NEED TO KNOW
Shot in broad daylight. It was true of Benazir Bhutto, and now it's true of the lawyer Pakistan hired to prosecute the former prime minister's assassins. Chaudhry Zulfiqar, the main state prosecutor for Bhutto's 2007 murder, was gunned down in Islamabad today as he made his way to court.
No one yet knows why the lawyer was killed. But his work put him at loggerheads with some powerful people: not only former military president Pervez Musharraf, currently under house arrest on charges that he failed to provide Bhutto with adequate security, but the Islamist group Lashkar-e-Taiba, blamed for India's 2008 Mumbai attacks. Before his death, Zulfiqar was believed to be close to submitting final evidence against seven of the group's members. What happens in those cases without their chief prosecutor is yet to be seen.
Five hundred and one. That's where's the death toll stands in Bangladesh, a week and a half after a multi-story factory building collapsed on the outskirts of Dhaka with thousands of workers inside. The disaster now has the grim title of the world's most deadly structural failure of modern times.
Nine people have been arrested, most recently an engineer who swears blind he warned the building was unsafe. Labor activists say there are many more culprits, not least the Western retailers who bought cheap clothes at what would turn out to be a very high price.
WANT TO KNOW
The Independence Day bombings that weren't. The bombs that killed three and wounded hundreds at the Boston Marathon were originally intended for another of the city's biggest celebrations, according to police: the 4th of July.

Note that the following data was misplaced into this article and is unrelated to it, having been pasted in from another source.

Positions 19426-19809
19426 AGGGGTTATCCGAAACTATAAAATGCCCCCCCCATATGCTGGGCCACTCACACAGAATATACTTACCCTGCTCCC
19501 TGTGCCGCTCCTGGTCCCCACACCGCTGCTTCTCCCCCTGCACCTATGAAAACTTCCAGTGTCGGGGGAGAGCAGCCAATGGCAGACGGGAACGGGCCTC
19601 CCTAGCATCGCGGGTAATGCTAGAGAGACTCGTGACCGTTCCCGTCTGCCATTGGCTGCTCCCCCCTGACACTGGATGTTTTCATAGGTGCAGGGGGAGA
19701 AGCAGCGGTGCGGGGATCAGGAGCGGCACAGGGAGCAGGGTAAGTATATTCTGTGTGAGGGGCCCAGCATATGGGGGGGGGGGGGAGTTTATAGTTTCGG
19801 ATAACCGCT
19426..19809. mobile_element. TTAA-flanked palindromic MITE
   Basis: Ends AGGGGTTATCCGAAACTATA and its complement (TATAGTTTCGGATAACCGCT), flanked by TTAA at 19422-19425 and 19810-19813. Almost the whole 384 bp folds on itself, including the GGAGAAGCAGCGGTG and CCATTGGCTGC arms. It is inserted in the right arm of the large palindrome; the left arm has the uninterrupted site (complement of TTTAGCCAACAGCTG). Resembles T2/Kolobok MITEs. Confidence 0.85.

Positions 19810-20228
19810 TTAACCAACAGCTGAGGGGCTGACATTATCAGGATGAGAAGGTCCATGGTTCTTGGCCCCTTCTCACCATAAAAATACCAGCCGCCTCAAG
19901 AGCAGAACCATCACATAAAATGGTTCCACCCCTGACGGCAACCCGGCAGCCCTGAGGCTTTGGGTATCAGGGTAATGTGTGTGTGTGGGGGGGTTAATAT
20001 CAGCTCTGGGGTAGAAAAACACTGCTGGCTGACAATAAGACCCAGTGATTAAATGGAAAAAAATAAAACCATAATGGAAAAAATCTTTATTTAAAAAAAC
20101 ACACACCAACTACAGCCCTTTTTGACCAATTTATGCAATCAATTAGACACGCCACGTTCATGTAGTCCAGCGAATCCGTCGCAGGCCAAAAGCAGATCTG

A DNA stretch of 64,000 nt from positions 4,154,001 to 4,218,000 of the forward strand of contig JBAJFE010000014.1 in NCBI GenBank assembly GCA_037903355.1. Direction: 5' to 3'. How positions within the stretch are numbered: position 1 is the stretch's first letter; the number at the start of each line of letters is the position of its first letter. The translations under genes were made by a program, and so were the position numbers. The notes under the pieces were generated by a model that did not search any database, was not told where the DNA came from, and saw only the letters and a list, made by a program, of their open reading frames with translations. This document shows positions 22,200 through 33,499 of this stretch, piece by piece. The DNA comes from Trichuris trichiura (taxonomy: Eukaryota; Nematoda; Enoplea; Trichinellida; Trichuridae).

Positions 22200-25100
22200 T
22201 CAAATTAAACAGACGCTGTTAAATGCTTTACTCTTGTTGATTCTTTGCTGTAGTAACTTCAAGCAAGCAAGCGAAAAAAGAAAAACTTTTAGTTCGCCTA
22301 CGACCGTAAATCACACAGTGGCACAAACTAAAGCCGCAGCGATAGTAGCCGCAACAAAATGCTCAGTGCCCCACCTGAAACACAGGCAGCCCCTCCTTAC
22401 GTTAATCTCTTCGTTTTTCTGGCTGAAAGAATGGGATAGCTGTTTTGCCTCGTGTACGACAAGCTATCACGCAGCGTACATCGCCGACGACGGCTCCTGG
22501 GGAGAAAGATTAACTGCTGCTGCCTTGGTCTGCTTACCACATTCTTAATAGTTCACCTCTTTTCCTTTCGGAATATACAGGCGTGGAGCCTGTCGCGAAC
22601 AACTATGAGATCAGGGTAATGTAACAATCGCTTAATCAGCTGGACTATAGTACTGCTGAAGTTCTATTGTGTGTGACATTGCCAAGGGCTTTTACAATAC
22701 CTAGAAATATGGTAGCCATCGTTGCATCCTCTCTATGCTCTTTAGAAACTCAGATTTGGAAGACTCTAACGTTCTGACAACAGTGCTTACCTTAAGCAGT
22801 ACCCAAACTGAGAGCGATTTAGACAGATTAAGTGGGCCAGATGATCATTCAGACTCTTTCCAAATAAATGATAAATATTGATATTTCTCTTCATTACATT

Prosecutors say the two suspected bombers thought an attack on Independence Day would send a stronger message, but eventually brought the plan forward when they completed their home-made explosives sooner than expected. What would make two long-time American residents want to send a message like that? GlobalPost looks to the suspects' birthplace, Russia's North Caucasus region, in search of the roots of terror.
What's the going rate for a baby? Ask India. When police in the north Indian state of Punjab announced the arrest of a grandfather for allegedly selling his infant grandson on Facebook, the news immediately went viral. But the real story is hidden behind the headline: the buying and selling of children is shockingly commonplace.
GlobalPost reports on the fate that the so-called Facebook baby was lucky enough to escape, but which awaits tens of thousands of Indian children each year.
STRANGE BUT TRUE
North Koreans could do with some sweetness in their lives. In times chock-full of missiles and gulags, how about some real choc? We're talking Choco Pies, the sugary, marshmallowy, diabetes-y snack beloved of South Koreans – and increasingly, their northern neighbors. So popular are "South Korea's Oreos" across the border that North Korean factory workers used to receive them as bonuses.
As edible proof of South Korea's prosperity, some observers even think the treats could help wake North Koreans up to the misinformation their leaders feed them about their rivals. Democracy never tasted so sweet.